So… (NHS)

We’ve been away – Deerhurst (where we went every summer when the girls were biddable enough to come), Minneapolis-St Paul to visit the cousins, Gore Bay to see Bob and Shelagh and the extended family they have been so generous to include us in… Ottawa to see Dad, Lloyd, Gwen and Pieter… I will show photos in a minute…

But today, a paeon to the NHS. What a complex, wonderful, hopeful, (sometimes awful) institution. What great/sometimes less than great care we provide (or in our case, provided!)  The BMA and the DH are talking again and 7-day working for non-urgent care is again on the agenda. Well, for us, in anaeasthesia and intensive care it was never off the agenda – we don’t need a ‘profound culture change’ to provide it. Bring on ‘patient power’ and Martha Lane Fox to inform the National Information Board – hug your staff close Jeremy, or you won’t get what you want from them.

I came to the UK in 1982, became a consultant in 1991, retired, hurt, burned out, in 2013. In that time there were nearly 20 re-disorganisations of the Health Service and reports about how to make it better: the 1980 Black report revealed the discrepancies between health and class, the Griffiths report in 1983 suggested that Florence Nightingale would look for people in charge, in 1986, nurse education became the responsibility of universities for the first time, in 1989 (when Britain was still spending about only 5% of its GDP on health care) Ken Clarke suggested a purchaser/provider split, with a new deal for GPs – in 1991 an internal market was established with regional health authorities co-ordinating local priorities; in 1993, Calman re-organised medical training (so that there were no more R-10s, as David Sackett wondered at when he came to the Cochrane centre in that year. In 1998, the Bristol Heart surgery scandal erupted, and medical practice (with Shipman as well) changed – more scrutiny, less time for training with the WTD. The election of the Labour government in ’98 led to increased funding, innovative thinking about reforming the way medicine was practiced, the Modernisation Agency, networks to help standardise care and improve scrutiny – all the while against a background of constantly shifting organisation and policies about how healthcare could be financed (Regional Health Authorities? Strategic Health Authorities? Primary Care Trusts? Monitor? CQC? Payment by Results? NHS Constitution? CCGs? mega-Manchester?) And in 2010, despite a promise of no ‘top-down’ re-organisation from the Conservative politicians, there came a re-organisation ‘so large it (could) be seen from outer space’.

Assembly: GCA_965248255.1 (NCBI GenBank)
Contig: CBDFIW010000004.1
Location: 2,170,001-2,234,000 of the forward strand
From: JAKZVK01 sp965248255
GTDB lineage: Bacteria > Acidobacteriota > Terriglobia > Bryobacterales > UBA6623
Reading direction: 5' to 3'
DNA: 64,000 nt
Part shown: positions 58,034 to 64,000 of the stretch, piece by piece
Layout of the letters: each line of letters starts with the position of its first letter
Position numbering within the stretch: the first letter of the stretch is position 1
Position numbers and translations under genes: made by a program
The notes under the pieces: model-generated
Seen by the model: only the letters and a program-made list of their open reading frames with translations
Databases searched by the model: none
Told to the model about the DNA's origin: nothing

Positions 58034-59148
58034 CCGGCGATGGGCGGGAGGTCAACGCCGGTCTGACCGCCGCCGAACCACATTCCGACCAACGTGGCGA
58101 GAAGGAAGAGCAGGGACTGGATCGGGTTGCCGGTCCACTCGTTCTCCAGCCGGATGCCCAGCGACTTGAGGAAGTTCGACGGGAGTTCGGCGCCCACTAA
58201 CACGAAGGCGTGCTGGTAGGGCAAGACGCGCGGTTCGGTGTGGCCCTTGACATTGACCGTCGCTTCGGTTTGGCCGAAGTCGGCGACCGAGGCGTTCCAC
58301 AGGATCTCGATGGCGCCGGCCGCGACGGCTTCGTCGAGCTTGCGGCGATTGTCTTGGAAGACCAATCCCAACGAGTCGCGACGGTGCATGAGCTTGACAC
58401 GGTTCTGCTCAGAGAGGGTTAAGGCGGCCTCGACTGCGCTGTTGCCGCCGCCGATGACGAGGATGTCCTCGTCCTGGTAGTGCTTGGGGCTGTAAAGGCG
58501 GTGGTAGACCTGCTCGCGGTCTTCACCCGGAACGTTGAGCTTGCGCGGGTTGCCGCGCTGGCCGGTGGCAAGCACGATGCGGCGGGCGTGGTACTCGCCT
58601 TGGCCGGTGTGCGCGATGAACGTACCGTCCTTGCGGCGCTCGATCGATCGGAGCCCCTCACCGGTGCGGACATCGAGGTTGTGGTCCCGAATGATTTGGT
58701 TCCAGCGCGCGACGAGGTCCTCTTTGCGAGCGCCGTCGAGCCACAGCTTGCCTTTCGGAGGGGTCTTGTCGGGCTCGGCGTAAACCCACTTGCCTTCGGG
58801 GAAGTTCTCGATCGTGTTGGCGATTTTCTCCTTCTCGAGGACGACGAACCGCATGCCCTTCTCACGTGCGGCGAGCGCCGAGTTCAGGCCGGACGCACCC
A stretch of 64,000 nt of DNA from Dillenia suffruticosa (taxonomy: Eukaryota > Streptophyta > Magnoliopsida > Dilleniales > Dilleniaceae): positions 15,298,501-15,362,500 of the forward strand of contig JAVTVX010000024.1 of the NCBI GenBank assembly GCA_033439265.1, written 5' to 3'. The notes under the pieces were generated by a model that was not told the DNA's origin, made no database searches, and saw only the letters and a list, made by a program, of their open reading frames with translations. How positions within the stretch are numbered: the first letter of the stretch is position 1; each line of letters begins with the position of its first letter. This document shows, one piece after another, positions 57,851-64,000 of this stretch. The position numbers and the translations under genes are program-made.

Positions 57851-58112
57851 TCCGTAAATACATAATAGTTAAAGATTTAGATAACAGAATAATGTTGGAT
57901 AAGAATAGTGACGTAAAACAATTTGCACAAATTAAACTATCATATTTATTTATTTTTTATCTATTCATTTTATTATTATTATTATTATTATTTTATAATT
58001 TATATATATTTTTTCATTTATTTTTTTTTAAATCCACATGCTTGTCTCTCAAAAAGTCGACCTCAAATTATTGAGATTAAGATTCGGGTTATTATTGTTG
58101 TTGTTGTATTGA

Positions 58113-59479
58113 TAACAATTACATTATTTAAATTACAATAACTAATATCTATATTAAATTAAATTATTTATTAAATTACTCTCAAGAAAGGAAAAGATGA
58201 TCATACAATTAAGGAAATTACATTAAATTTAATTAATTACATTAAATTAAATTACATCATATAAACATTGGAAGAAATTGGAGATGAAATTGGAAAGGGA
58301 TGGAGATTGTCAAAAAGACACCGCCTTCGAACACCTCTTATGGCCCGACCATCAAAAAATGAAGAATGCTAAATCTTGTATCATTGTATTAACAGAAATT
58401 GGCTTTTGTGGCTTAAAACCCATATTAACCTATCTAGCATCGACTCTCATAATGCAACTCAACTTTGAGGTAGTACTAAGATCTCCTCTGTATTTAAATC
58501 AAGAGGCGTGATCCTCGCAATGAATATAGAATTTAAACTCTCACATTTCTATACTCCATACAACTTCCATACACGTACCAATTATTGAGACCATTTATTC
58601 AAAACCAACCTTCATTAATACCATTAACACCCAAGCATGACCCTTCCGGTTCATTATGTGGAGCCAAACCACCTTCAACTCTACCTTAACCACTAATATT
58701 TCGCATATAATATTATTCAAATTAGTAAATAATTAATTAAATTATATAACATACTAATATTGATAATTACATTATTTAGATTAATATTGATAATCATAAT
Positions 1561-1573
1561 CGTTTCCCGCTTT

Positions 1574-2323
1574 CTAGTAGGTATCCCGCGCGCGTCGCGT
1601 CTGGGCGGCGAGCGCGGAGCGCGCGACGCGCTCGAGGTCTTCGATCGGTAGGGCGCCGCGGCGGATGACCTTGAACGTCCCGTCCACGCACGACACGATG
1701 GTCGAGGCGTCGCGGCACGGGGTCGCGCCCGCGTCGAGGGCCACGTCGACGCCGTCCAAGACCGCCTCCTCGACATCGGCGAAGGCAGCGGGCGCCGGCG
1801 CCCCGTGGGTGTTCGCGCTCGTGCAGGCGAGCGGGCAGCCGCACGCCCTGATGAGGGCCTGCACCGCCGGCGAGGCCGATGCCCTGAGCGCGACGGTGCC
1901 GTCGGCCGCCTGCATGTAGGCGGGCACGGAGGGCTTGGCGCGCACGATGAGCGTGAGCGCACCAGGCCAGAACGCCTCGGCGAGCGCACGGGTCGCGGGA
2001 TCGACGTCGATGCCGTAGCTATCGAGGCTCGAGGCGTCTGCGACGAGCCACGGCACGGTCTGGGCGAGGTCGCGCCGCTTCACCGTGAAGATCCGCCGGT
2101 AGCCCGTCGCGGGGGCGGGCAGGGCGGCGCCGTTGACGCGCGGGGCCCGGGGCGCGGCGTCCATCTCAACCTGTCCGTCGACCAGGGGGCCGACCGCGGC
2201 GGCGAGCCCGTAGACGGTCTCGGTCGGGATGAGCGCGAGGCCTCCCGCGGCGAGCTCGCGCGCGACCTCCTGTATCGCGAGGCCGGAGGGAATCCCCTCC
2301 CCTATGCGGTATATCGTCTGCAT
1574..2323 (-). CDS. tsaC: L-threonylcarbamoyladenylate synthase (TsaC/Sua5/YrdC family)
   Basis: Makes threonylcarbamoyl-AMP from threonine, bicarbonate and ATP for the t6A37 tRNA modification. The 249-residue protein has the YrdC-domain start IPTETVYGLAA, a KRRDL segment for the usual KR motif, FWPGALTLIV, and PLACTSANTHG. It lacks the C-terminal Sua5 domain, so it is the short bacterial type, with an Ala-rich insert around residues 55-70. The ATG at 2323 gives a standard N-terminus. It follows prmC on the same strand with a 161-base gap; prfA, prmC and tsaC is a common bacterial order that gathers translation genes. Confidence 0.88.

Enough! The UK now spends about 9% of its GDP on health care. It’s not perfect – far from – but with all the sound and fury, some things remain true. People get sick. They need care. They come and get care. They don’t have to pay. Let’s stop fighting about it. It’s not the ‘how’ it’s the ‘what’, ‘who’, ‘why’ – let us get on with it. And let those doing a good job know they are, and those who aren’t – or can’t – give them a way in to best care without ‘shooting them out of the cannon.’

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2 thoughts on “So… (NHS)

  1. Approve greatly of your brilliant summation of the current state of the NHS! Sad that by the time I’m a consultant the NHS as we know it might not exist….

    Looks like you’re enjoying yourself in your retirement!

    Victoria
    Xxx

    Liked by 1 person

  2. Victoria says it well and very briefly. What has never been sorted out is local management with a good degree of autonomy and high competence. The politicians just will not keep their fingers out with ever increasing bureaucracy and rules. Victoria’s account of the changes at Alder Hey (computers and the ?? move to the new hospital) are just horrifying.

    You seem enormously pecker with both autonomy and competence.

    See you both in few months.

    Bernard, long retired.

    Like

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